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April 17 (an anomaly for 2012 as tax day usually falls on April 15) has passed and those who have already filed their annual income confession can breathe a sigh of relief. Those on extension are still taking tranquilizers. Tax time is always worrisome and often painful but April 2013 promises more worry and pain than in recent memory. Truly, “Tax Day is the one day a year we’re all conservatives.” (Scott Stantis, comic strip, “Prickly City”)


A study, recently reported, found that auto accidents spike on April 15 of every year. It is also known that the Titanic, hit an iceberg at 11:40 PM on April 14, 1912 and went to the bottom of the sea at 2:20 AM on April 15. On board were numerous wealthy elites including Astor, Widener, Guggenheim and Levi Straus, the founder of Macy’s, all of whom had amassed great fortunes without paying income taxes. In fact, the 16th Amendment permitting a direct tax on income was not ratified until February of the following year. Could this have a harbinger of the coming tax scourge? Did the long arm of the coming great tax God reach up and grab those untaxed wealthy by the scruff of their silk lapels and pull them down? Were they rocking the boat against Stubby Kaye’s song warning, in the Broadway Musical show, “Guys and Dolls”(Frank Loesser), “Sit down You’re Rocking the Boat”, “or, the devil will drag you under?” Or, was this William Butler Yeats’ prophesy:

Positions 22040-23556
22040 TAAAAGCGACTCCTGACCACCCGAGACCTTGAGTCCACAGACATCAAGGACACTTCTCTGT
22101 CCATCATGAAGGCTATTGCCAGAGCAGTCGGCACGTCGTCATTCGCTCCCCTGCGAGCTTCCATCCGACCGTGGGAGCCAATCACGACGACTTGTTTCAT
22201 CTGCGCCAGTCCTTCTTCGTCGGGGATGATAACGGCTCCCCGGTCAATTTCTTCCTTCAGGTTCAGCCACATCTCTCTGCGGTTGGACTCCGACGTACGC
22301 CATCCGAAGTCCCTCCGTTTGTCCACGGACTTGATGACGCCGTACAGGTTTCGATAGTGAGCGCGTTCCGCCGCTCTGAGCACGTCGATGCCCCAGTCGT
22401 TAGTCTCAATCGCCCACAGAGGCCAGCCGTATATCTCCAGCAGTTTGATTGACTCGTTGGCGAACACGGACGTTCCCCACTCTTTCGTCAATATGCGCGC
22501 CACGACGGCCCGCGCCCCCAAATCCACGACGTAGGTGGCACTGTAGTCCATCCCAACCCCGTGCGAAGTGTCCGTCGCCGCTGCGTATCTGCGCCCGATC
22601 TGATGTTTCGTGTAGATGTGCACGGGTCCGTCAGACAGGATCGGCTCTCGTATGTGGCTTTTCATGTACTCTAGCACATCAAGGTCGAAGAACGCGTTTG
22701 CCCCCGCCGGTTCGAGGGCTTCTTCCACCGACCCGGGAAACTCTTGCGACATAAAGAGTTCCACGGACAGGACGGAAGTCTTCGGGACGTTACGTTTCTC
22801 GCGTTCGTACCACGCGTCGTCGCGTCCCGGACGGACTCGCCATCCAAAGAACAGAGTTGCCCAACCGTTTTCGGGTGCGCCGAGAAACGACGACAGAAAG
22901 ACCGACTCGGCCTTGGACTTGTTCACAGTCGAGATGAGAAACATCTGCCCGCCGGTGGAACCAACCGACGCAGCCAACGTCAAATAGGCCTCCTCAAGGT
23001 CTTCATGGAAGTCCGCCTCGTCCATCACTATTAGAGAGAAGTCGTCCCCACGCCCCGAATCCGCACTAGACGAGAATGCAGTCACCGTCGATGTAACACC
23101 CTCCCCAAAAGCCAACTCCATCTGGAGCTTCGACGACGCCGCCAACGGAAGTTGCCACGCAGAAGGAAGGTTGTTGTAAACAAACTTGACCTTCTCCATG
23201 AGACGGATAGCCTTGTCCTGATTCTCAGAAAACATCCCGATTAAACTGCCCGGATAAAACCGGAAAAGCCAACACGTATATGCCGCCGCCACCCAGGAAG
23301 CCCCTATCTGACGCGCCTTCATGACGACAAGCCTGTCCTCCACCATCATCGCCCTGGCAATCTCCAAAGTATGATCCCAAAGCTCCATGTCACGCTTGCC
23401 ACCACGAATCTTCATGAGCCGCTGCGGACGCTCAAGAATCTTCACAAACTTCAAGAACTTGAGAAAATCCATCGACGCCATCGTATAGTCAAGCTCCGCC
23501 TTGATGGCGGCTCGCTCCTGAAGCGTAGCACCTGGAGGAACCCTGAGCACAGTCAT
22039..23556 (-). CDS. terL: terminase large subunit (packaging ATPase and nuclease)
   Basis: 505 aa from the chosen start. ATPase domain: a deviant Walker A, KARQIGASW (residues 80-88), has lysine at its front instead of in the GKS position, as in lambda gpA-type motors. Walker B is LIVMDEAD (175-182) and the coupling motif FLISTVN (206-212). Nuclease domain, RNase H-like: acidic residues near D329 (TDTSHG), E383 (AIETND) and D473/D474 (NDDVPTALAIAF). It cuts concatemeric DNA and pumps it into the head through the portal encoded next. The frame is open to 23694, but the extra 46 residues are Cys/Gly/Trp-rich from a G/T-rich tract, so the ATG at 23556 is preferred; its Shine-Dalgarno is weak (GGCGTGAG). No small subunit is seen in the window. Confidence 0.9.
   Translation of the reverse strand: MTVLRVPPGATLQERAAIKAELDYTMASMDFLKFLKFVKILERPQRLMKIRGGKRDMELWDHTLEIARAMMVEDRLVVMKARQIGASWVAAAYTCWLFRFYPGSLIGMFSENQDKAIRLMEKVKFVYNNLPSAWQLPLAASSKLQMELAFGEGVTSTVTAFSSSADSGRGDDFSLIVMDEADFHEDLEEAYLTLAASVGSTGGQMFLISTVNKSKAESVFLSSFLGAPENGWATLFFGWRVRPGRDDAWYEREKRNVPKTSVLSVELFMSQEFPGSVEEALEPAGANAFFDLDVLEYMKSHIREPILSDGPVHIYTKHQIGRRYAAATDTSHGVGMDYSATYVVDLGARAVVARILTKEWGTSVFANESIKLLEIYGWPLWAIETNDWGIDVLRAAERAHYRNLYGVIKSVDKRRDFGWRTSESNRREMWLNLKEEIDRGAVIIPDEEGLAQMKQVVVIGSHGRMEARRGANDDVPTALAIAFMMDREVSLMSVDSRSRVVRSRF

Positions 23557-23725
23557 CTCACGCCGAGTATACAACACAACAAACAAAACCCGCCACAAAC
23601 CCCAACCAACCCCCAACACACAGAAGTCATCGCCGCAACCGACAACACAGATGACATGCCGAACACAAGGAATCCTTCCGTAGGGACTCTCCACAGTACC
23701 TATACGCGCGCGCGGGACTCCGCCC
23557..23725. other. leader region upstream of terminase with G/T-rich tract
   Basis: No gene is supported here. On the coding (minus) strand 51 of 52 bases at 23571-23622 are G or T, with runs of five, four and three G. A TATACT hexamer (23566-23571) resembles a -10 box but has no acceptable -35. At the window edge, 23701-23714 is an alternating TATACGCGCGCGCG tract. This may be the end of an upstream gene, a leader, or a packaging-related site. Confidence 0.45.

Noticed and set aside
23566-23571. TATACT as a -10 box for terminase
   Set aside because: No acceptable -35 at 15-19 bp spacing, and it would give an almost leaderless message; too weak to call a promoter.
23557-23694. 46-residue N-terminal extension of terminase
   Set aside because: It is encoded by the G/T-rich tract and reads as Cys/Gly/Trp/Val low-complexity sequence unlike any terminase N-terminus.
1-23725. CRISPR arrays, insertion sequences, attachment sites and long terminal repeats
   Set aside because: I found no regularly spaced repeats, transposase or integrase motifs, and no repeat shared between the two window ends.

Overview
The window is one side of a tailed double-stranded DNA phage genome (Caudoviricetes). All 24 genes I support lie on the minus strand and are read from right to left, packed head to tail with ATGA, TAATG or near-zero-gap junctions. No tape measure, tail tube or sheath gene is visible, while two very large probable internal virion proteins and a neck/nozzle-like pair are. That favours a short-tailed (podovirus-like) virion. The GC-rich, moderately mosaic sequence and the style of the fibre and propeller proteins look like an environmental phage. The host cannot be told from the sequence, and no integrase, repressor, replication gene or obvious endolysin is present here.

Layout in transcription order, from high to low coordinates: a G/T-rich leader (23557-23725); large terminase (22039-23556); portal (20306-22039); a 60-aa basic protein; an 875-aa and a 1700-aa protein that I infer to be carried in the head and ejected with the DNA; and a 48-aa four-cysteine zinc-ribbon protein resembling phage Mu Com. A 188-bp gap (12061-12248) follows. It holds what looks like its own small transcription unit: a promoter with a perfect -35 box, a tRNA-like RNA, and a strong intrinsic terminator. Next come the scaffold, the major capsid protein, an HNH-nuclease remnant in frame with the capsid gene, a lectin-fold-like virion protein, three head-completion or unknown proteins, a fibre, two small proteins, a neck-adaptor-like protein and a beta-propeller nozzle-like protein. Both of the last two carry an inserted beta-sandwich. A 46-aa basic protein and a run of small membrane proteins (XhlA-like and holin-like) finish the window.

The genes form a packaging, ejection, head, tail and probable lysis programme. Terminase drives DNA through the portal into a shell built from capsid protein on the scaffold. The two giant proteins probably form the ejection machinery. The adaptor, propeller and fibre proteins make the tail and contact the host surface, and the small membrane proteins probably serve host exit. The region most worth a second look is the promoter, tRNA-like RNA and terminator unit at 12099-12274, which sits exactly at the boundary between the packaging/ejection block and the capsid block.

“The blood-dimmed tide is loosed, and everywhere

The ceremony of innocence is drowned”